Antiinflammatory Activity Of Spirulina
Cyclooxygenase-2 (COX-2) has an important role in catalyzing the conversion of arachidonic acid to prostaglandins and other eicosanoids.37 The overexpression of COX-2 is associated with high levels of prostaglandin E2 (PGE2) that are observed in various malignancies of the colon, breast, lung, prostrate, skin, cervix, pancreas, and bladder.38 Excess prostaglandin levels cause inflammation, influence cell proliferation, and the mediation of immune suppression.39,40 Many investigations have confirmed that nonsteroidal anti-inflammatory drugs and selective COX-2 inhibitors can induce apoptosis in colon cancer cell lines and transformed fibroblasts.41,42 Phycocyanin, present in Spirulina, has been claimed to have a selectively inhibitory effect on COX-2.28 Restated, phycocyanin is a natural COX-2 inhibitor, which controls inflammation that is caused by the presence of the enzyme COX-2. Studies have been conducted to examine the involvement of phycocyanin in inducing apoptosis in tumor cells and the mechanisms of the apoptotic process. Pardhasaradhi et al. (2003)43 reveals that phycocyanin activated the caspase that is involved in the apoptotic death process. Phycocyanin induced the generation of ROS by the tumor cells, subsequently inducing apoptosis. In addition, phycocyanin down-regulates Bcl-2, which is known to participate importantly in the apoptotic death processes.43 The high phycocyanin content in Spirulina has specific anti-inflammatory properties. The amount of caroten-oids in Spirulina (including j-carotene, lycopene, and lutein), is almost 10 times more than that in carrots, causing it to have good antioxidant properties. As they quench ROS, antioxidants have the intrinsic anti-inflammatory characteristics.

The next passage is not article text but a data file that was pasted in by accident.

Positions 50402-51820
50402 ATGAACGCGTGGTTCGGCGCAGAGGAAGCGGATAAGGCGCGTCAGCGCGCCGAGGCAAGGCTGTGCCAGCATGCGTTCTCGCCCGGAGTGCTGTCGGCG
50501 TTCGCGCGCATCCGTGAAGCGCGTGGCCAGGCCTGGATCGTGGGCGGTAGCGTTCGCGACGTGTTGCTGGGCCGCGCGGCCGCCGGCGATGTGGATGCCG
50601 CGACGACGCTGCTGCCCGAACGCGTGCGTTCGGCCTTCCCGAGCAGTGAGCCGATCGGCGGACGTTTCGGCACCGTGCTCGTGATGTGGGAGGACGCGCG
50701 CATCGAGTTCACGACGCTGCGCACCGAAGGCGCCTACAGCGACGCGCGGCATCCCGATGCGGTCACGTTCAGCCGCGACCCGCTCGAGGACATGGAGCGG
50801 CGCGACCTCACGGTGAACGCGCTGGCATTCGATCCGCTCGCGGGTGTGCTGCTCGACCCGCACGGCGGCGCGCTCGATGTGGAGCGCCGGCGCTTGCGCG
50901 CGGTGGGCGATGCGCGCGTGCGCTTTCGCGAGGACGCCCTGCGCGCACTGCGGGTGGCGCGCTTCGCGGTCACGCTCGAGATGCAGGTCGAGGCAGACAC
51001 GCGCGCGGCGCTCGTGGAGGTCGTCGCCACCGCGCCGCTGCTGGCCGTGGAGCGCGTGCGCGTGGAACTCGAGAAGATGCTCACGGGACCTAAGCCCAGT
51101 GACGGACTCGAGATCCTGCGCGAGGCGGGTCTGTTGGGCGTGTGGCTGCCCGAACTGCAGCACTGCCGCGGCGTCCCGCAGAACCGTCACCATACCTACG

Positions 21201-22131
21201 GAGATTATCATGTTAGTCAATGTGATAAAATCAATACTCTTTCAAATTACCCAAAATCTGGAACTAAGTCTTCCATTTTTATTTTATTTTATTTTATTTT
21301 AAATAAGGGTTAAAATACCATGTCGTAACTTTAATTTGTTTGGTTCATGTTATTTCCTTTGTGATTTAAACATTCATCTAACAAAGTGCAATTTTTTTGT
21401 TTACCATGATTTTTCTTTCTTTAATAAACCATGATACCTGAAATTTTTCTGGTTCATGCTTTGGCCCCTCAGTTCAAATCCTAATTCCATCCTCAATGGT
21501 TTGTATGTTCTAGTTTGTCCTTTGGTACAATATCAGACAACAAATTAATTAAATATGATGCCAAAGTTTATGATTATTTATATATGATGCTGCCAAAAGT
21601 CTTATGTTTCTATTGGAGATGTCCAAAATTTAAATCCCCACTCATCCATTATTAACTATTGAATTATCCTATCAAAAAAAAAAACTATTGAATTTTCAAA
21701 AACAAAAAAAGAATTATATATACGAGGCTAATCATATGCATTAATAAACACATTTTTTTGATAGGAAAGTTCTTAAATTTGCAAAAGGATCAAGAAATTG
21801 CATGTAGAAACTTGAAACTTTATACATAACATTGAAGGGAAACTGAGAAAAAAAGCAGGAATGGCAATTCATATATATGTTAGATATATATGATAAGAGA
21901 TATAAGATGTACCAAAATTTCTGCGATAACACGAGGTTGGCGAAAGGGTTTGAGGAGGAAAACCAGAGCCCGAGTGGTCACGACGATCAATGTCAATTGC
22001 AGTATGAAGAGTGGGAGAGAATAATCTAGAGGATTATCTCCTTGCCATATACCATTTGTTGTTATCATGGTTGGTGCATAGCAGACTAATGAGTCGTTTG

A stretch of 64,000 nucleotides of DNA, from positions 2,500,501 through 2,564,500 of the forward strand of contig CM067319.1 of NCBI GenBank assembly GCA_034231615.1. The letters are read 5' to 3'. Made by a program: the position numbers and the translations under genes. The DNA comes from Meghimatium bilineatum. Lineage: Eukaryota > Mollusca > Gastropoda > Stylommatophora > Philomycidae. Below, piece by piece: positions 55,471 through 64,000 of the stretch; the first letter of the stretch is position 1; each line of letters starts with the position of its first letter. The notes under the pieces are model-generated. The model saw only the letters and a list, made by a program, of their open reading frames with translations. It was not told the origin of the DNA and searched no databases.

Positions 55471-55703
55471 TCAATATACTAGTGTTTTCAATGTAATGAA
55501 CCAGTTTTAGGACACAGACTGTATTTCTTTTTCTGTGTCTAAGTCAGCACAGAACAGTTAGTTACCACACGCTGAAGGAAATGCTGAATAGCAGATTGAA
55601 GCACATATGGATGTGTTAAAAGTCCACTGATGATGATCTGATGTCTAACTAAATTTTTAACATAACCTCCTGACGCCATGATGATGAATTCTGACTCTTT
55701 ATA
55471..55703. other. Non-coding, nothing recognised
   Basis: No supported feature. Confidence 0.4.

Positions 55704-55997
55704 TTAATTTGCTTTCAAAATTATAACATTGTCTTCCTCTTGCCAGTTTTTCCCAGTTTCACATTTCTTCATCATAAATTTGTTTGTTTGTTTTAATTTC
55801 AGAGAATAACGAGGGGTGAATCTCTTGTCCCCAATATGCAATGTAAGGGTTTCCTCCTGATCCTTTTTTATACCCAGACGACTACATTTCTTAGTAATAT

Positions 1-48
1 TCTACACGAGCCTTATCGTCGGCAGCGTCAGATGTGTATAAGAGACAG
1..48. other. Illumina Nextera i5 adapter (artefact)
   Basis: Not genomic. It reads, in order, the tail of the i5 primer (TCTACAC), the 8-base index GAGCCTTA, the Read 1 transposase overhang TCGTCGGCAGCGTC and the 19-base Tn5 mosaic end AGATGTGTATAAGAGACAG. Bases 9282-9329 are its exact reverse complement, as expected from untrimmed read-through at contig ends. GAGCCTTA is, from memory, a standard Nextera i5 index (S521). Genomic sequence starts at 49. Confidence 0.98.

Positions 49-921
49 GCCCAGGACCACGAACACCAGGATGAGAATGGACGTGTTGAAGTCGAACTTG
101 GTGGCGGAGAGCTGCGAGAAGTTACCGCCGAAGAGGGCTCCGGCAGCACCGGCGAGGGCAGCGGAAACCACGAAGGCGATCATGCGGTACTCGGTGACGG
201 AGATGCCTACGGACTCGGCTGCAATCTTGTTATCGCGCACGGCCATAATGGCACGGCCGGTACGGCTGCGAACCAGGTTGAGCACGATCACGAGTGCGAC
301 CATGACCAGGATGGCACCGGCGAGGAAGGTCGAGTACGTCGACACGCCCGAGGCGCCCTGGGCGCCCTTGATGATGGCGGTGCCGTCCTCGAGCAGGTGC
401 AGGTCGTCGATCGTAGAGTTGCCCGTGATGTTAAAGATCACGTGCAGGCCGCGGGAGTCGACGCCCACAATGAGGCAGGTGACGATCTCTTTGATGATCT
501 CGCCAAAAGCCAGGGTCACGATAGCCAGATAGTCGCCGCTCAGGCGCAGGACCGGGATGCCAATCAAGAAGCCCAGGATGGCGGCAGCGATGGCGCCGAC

Phycocyanin, a photoharvesting pigment, belongs to the class of phycobillipro-teins that are found in blue-green algae. All phycobiliproteins are water-soluble and therefore, unlike carotenoids, cannot exist within a membrane. Rather, phycobili-proteins cluster and adhere to the membrane, forming phycobilisomes. Phycocyanin normally represents up to 20% of the dry weight of a blue-green algae harvest. Bhat and Madyastha11,13 examined C-phycocyanin, which is responsible for the deep bluish color of Spirulina, and found that it was able to not only scavenge free radicals, but also exhibited significant hepatoprotective effects.44 As stated above,25,26 phycocyanin can inhibit inflammation in mouse ears.26 An in vivo study has verified that the blue-green algae can reduce the level of arachidonic acid in plasma because it contains considerable amounts of omega-3-a-linolenic acid.45
Immunoenhancing Effects of Spirulina
Numerous natural products have an immunoenhancing effect.46 Experimental works have shown that Spirulina products positively affect innate immune functions and
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